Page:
Jeremy smiled down at the guitar. "Music was all I had. It kept me sane. Luckily our school had a pretty good program, and I learned to play guitar. All we had were these banged up, old instruments, and I wanted something better so badly." Jeremy glanced at Mason. The young man nodded at him, encouraging him to continue.

"As soon as I turned sixteen I started working. It was an after-school job, and I worked for my music teacher. I thought it was kind of perfect." He bit his lip. "I had also figured out; I liked guys. And Mr. Hambrick was a very handsome man."

Jeremy rubbed a bit of dust from one of the strings. "One evening, we … ah well. We had sex. Mr. Hambrick was married, but he was bisexual, and I was more than happy to have sex with him. It became a pretty regular thing."

He frowned. "One day I was sick. I had a fever, these crazy sweating episodes while I tried to sleep. And I remembered from our health class that night sweats were a symptom of HIV. I went to the next teen clinic for testing." Jeremy sighed. "You know how that turned out."

Mason rubbed Jeremy's knee and kept his hand there - warm and reassuring. Jeremy smiled a little at the gesture, then resumed. "I was wrecked. And after a few weeks, I told my dad about the HIV, and being gay." He closed his eyes. "I had no idea dad was so homophobic. I mean, he said things before about gay people. But, that night was one of the worst of my life." Jeremy struggled, and he pushed through.

"Anyway. Things with dad were even worse after that. He called me names. He told me HIV was God's punishment. All the while he's drinking like a fish, and even soiling himself because he can't get to the bathroom in time, he was so drunk."

Mason looked at him with such kindness that Jeremy found it hard to keep himself together. He looked down at the guitar, and he kept going. "I was still playing my music. It's all I had. And I kept working at a few different jobs. The more time away from home, the better. And finally, I had enough for a good guitar." He strummed the strings once and made them sing. Then he put his hand over the neck to quiet them. "THIS guitar."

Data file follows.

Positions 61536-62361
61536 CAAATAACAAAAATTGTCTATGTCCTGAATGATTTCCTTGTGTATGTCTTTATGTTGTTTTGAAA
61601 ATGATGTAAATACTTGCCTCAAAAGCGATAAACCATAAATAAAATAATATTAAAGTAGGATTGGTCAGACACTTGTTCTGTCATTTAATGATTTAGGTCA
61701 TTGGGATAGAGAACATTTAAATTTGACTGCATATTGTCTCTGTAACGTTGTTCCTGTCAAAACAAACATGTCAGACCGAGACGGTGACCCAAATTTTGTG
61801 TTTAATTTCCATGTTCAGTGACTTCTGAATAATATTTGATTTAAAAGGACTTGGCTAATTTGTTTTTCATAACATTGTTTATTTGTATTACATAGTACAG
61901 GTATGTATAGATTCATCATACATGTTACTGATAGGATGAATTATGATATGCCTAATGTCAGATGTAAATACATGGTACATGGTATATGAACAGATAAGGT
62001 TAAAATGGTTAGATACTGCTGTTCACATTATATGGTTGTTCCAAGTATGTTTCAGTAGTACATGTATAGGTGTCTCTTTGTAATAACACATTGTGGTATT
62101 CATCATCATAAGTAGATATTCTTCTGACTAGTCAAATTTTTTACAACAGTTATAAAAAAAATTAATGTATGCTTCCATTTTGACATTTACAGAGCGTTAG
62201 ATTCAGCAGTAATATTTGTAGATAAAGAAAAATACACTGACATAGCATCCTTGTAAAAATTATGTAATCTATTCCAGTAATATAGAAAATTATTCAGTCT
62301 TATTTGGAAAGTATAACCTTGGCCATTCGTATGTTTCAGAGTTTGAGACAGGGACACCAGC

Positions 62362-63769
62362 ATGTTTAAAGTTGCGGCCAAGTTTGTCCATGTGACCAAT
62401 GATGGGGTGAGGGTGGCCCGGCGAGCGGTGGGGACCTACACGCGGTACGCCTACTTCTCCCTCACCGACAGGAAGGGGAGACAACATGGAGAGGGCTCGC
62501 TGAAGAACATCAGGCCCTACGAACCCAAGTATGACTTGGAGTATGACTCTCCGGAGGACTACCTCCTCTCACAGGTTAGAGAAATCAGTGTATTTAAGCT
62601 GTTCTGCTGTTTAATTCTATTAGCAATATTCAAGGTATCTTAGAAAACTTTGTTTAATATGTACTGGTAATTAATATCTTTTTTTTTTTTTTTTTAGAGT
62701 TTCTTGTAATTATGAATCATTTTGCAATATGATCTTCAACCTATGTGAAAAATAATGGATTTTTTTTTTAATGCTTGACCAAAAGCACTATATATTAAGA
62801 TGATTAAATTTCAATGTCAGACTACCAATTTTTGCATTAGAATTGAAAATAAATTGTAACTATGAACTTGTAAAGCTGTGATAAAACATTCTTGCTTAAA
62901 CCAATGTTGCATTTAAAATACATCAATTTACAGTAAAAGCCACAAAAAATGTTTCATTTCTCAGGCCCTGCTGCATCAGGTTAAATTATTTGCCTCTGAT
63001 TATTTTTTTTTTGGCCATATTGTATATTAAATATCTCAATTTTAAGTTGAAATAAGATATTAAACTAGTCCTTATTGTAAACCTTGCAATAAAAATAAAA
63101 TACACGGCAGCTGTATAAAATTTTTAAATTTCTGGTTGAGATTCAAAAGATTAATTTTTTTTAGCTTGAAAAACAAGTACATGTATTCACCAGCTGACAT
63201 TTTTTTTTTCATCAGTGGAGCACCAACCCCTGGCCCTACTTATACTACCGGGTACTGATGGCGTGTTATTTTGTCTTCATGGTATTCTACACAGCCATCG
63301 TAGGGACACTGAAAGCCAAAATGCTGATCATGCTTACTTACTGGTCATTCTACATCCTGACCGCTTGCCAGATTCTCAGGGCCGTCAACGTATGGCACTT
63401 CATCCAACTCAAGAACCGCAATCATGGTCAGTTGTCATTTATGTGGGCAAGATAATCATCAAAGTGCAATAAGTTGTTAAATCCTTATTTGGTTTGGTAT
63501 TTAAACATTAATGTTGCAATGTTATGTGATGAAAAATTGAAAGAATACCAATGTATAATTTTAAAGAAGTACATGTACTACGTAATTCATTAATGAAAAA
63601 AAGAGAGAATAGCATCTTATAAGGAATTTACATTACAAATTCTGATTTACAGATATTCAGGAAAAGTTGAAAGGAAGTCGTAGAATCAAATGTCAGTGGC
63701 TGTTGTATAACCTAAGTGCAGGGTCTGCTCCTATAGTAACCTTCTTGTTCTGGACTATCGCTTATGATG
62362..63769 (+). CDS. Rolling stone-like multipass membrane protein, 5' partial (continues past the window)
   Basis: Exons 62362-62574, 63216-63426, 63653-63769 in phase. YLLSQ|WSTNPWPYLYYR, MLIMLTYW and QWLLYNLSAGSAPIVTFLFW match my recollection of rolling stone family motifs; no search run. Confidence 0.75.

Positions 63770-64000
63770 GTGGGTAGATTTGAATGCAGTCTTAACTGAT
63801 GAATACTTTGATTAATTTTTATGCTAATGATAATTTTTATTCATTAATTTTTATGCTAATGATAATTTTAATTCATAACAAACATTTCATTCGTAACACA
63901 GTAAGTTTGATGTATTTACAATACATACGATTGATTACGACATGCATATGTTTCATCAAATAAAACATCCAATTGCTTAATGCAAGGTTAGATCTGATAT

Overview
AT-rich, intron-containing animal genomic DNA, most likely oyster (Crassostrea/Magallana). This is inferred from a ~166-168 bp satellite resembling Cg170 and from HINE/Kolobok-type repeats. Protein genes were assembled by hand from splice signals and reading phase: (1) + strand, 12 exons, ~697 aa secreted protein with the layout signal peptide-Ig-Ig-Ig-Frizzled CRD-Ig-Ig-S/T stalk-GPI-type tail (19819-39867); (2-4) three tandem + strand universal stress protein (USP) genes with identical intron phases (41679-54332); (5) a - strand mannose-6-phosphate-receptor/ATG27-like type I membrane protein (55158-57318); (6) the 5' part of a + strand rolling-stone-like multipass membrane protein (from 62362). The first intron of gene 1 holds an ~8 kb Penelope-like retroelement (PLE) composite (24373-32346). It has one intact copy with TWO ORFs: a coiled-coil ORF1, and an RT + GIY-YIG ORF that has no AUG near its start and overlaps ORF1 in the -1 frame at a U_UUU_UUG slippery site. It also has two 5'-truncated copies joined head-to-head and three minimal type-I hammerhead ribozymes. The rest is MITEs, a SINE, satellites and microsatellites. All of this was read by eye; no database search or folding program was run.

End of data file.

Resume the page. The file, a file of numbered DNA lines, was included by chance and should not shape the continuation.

Jeremy smiled. "I remember that day. It came in the mail, and I was so happy. I opened it, strung it, tuned it. All the while my drunken father is just staring at me in his filthy armchair. Secretly, I was thrilled, because he had also run out of alcohol. So I knew he was going to be miserable without his booze."

He shook his head gently and ran his hand over the body of the guitar. "It was the summer after I graduated high school, and I was working full time at the clinic, and taking night classes a few days a week. At the clinic, I worked with Dr. Wade as his medical assistant. And, you've probably guessed, I'm also his patient. Anyway. I came home one day, about a week after I purchased the guitar."

Jeremy felt a tear run down his face. He didn't try to stop it this time. "Ah … I walked in, and there were ten bottles of Jack Daniels sitting on the counter. An eleventh was empty, and my dad was as drunk as I'd ever seen him. He had shit himself, but somehow he was still conscious." He breathed and wiped his face. "He laughed at me, and he said 'thanks for the whiskey, faggot.'"